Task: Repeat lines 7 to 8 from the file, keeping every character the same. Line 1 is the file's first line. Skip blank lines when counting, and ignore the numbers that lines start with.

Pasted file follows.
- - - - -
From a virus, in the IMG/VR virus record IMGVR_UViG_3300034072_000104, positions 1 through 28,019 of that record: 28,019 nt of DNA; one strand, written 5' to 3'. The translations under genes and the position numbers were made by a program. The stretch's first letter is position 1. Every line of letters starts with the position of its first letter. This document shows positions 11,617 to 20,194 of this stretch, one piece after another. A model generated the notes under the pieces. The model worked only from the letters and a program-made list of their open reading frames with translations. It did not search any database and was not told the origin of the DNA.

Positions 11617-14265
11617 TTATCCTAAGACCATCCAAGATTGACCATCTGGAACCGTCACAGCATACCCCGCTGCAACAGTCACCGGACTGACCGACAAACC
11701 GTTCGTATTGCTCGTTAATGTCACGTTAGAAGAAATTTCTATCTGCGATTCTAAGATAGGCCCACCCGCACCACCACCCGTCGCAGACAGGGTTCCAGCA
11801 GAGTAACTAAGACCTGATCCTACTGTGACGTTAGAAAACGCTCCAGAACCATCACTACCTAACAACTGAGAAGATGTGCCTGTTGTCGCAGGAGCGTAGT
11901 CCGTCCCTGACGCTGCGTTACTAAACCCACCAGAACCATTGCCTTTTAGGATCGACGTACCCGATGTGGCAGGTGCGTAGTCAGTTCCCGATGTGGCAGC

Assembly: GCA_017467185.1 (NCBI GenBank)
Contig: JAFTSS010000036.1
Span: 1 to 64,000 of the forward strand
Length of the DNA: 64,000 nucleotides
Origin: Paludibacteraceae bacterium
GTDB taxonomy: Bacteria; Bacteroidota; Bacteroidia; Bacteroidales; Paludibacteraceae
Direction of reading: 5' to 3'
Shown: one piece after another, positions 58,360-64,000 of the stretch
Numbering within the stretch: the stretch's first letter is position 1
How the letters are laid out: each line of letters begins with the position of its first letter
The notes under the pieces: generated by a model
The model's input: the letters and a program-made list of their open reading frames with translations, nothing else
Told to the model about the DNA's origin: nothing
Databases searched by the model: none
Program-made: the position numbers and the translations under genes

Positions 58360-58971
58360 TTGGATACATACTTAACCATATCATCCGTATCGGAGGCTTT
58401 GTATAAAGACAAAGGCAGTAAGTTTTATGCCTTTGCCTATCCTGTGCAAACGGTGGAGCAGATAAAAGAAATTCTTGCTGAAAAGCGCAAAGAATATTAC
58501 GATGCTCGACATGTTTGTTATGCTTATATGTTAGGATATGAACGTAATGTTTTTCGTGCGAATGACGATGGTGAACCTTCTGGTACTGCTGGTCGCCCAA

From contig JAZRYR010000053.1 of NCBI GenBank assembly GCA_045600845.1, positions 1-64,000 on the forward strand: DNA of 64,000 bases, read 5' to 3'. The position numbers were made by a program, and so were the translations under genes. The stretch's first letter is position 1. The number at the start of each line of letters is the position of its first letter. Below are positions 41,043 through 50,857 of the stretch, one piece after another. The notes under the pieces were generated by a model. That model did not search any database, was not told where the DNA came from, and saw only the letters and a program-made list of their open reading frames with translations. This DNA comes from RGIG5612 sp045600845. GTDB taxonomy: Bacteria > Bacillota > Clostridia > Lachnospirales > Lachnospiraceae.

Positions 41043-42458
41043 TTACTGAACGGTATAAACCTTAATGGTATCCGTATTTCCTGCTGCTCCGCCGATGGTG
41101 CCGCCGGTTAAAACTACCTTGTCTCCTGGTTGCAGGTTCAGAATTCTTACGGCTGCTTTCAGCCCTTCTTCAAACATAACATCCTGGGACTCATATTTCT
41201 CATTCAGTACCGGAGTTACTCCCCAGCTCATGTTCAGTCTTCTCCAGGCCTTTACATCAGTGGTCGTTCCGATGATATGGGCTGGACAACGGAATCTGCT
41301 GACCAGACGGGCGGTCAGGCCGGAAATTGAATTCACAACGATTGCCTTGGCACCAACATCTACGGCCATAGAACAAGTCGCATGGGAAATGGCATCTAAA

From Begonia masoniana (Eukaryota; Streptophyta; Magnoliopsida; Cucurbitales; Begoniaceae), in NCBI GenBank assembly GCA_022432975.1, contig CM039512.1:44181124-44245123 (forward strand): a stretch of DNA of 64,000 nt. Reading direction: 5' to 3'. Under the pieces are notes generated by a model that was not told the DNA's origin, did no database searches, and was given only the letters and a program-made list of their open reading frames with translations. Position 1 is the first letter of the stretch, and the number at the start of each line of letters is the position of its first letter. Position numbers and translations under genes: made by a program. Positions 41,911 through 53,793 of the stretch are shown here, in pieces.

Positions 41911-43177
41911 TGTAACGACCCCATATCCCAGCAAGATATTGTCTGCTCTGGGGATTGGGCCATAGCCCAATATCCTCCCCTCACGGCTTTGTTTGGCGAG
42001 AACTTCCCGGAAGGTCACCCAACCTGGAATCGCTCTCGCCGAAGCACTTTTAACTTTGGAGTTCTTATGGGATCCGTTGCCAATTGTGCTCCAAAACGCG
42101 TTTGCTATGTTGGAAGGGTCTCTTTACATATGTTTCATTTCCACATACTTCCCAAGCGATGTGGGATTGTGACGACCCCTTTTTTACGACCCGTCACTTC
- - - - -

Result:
Assembly: GCA_017467185.1 (NCBI GenBank)
Contig: JAFTSS010000036.1